1. A “Metro-style” system in transit planning circles means a type of service, typically based largely on walkup patronage, with very few seats and lots of standing room, poles and doors, intended for an average trip of maybe 25-35min max. A good example is here:
    https://en.wikipedia.org/wiki/MTR_SP1900/1950_EMU
    That sort of train would be ideal on say the Sandringham and Upfield lines, both fairly short and with closely-spaced stations mostly dependent on walkup patronage, but absolutely ridiculous on the longer Pakenham line or any of the V/Line network.

    The key of a Metro is to get the maximum number of people from A to B. Everything else is a lower priority, so minimise dwell times, remove seats, etc to make it work. Driverless trains if necessary, because that can cut up to 10sec from headways and every half-second is important.
    Trains could run up to every 40-50 seconds in peaks since the main restriction becomes how quickly you can safely clear the platform, and probably no less than every 5min during the day and every 10-20min overnight. Additional features could include platform screen doors, to add 160sqm or more to platform capacity.
    On the other hand, speed limits are not much of a concern. Placement of pointwork may be an issue depending on the type of signalling and track circuits vs axle counters etc, but in general faster trains have to be spaced further apart so higher speed limits are not necessarily a good thing.

    When you have lines running at Metro frequencies, the idea of working around a delay on one line by mixing/matching with another simply doesn’t work. Even if every junction were replaced with a flyover, the merged line simply could not handle the traffic of the other as well as its own, so the better solution is to cut the trains off and use a pre-organised alternative.

    Conversely, an Intercity train can prioritise comfort and luxury over capacity and intensity, so dwell times aren’t a concern, nor vehicle capacity. Double deck is perfectly acceptable because when a train only stops every 5-10km and can run at speeds approaching 160 km/h, extended platform stops don’t really matter. These trains could run up to every 20min, with other paths (timetable slots) on the same tracks being handed to empty carriage transfers, freight trains and anything else that needs to run.

    In Melbourne, we’ve been using Commuter trains since Tait trailer 201BT was introduced in the 1940’s. That was the least-bad decision when the average travel changed from about 8-9km to 10-12km, but it was a transport response to an urban planning problem, so it combines the worst of both Metro and Intercity fleets to give something in the middle.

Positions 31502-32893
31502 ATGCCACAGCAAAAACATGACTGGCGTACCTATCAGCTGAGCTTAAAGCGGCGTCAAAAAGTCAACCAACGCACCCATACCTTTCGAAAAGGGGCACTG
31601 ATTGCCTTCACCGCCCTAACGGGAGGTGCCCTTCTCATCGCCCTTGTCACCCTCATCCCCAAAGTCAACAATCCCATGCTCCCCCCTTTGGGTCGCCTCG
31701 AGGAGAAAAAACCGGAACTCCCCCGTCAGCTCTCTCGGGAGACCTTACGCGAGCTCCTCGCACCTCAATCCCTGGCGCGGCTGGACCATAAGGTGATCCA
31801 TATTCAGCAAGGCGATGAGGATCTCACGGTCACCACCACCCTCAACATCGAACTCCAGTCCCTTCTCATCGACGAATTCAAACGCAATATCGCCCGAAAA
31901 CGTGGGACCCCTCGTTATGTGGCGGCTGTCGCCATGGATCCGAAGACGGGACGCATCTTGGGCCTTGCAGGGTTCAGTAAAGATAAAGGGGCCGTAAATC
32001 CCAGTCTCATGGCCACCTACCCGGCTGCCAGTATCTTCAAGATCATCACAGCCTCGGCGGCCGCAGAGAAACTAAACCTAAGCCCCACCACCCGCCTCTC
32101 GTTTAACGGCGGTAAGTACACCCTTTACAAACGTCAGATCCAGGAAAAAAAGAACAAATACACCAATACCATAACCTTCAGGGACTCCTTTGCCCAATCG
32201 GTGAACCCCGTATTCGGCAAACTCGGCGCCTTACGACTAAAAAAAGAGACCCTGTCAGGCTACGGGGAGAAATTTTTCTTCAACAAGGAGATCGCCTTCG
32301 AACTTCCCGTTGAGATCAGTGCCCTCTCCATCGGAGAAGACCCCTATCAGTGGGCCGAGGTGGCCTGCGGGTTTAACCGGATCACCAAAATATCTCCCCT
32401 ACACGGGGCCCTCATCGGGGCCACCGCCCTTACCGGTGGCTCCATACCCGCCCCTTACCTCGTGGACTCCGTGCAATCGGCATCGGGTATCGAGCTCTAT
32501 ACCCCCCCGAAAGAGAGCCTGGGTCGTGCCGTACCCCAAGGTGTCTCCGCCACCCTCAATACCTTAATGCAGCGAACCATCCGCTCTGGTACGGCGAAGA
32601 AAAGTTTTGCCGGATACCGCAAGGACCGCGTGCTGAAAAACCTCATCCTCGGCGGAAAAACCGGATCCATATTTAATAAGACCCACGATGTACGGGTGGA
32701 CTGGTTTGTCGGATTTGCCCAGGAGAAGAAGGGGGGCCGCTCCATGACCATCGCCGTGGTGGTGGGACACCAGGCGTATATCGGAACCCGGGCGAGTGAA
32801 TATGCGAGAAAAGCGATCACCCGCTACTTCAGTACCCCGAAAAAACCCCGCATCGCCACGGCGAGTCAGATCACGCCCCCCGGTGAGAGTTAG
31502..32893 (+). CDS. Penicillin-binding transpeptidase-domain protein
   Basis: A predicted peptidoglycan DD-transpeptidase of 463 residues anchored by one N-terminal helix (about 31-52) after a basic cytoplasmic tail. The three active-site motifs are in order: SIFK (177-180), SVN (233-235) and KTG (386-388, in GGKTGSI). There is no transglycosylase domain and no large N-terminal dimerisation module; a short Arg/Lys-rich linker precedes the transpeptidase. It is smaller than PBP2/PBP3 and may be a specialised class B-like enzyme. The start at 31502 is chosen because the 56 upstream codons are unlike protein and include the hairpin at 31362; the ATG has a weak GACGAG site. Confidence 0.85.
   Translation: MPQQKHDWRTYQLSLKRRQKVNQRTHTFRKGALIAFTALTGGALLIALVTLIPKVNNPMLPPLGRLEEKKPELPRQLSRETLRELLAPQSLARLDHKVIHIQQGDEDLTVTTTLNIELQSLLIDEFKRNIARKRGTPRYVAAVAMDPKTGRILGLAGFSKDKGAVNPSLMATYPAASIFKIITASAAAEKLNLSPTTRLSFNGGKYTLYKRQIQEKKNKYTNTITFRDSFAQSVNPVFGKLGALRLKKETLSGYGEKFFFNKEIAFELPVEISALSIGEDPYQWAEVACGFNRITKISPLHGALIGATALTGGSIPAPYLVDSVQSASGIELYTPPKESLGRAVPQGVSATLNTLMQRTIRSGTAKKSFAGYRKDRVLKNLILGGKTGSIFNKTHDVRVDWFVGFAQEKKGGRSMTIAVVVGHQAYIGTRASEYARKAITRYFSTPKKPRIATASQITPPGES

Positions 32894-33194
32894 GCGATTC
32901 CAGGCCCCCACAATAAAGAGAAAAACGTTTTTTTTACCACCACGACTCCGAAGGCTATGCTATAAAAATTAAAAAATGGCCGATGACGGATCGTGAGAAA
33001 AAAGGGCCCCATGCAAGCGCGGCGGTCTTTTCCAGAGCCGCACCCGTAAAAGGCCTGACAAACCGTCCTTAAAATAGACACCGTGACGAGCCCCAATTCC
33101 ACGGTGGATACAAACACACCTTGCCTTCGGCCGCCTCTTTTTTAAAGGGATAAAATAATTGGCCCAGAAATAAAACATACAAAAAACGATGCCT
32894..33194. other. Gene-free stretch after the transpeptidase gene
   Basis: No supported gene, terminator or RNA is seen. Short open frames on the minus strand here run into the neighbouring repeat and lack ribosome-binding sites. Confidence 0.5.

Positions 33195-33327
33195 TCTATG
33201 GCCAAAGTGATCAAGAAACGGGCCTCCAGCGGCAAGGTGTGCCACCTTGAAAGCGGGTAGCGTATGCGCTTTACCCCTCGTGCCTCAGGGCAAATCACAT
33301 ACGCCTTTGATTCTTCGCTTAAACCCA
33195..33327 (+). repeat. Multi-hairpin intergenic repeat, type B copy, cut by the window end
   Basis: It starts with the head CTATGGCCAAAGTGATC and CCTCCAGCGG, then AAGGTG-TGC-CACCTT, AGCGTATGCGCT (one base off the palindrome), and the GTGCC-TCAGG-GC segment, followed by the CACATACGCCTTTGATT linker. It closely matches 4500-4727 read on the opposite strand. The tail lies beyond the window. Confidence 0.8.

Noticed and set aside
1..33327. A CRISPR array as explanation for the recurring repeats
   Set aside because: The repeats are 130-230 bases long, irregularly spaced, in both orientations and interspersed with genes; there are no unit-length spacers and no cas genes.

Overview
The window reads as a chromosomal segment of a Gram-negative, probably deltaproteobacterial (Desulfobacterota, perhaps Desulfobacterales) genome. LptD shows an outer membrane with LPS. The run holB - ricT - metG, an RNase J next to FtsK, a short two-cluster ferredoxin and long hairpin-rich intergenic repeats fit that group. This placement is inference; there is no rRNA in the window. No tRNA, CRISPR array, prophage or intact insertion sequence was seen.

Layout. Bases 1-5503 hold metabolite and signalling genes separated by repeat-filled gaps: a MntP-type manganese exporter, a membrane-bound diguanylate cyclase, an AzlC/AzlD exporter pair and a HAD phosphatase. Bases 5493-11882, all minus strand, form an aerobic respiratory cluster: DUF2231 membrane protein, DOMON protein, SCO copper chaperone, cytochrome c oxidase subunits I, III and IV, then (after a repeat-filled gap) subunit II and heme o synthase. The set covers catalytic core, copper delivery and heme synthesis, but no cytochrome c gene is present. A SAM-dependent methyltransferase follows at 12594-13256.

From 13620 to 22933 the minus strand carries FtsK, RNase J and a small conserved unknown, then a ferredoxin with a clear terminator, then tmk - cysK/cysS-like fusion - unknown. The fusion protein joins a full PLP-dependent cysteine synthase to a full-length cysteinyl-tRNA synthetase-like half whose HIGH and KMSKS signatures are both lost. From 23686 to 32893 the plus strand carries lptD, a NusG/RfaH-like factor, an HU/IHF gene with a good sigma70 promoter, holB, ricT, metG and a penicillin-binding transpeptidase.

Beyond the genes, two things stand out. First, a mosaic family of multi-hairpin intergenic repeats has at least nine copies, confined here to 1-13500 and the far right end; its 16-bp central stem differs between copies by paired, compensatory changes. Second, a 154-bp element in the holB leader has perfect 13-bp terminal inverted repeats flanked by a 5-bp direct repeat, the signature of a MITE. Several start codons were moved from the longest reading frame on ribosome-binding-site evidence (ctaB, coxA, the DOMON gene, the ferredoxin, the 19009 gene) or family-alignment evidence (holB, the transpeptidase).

(Of course all the theory is relatively new, so it’s not the fault of the planners of the era.)

    2. I hadn’t heard of plans to split the Melbourne electrified network into separate businesses, but it;s not hard to imagine that being the next stage. Still, it’s a dumb idea. The principle of splitting lines absolutely has merit because it makes it easier to isolate problems and prevent their spread throughout the system, but geographic splitting does not create a better network. It makes more sense to split the system into two – the Metro lines and the Intercity lines – and allocate rollingstock, design signalling etc to suit. Splitting geographically forces continuation of the existing Commuter-type service, which is at capacity and cannot reasonably be extended much further.

    For example, the [Oakleigh/Westall/Rowville]/[Moorabbin/Cheltenham/Mordialloc] via Loop line (Metro) could be split from the Pakenham/Cranbourne/Frankston via Richmond-North Melbourne line (Intercity), through routed to others. This requires additional track and grade separation of Caulfield Junction, surprisingly possible with grades approaching 1:53 and requiring a reroute of Queens Avenue as a horseshoe bridge (inspired by west end of Perth station) over the down end of the platforms.

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  2. Peter H

    Has Metro bothered to talk to V Line and the freight operators who also use the track? What used to be a half hour job to run grain from Tottenham Yard to Kensington now takes hours, and many more dead kilometres. Reducing the flexibility even further puts yet more nails in the coffin of rail freight, and either more trucks on the road to service those customers, or worse those customers could close up shop entirely, with the obvious local jobs impact.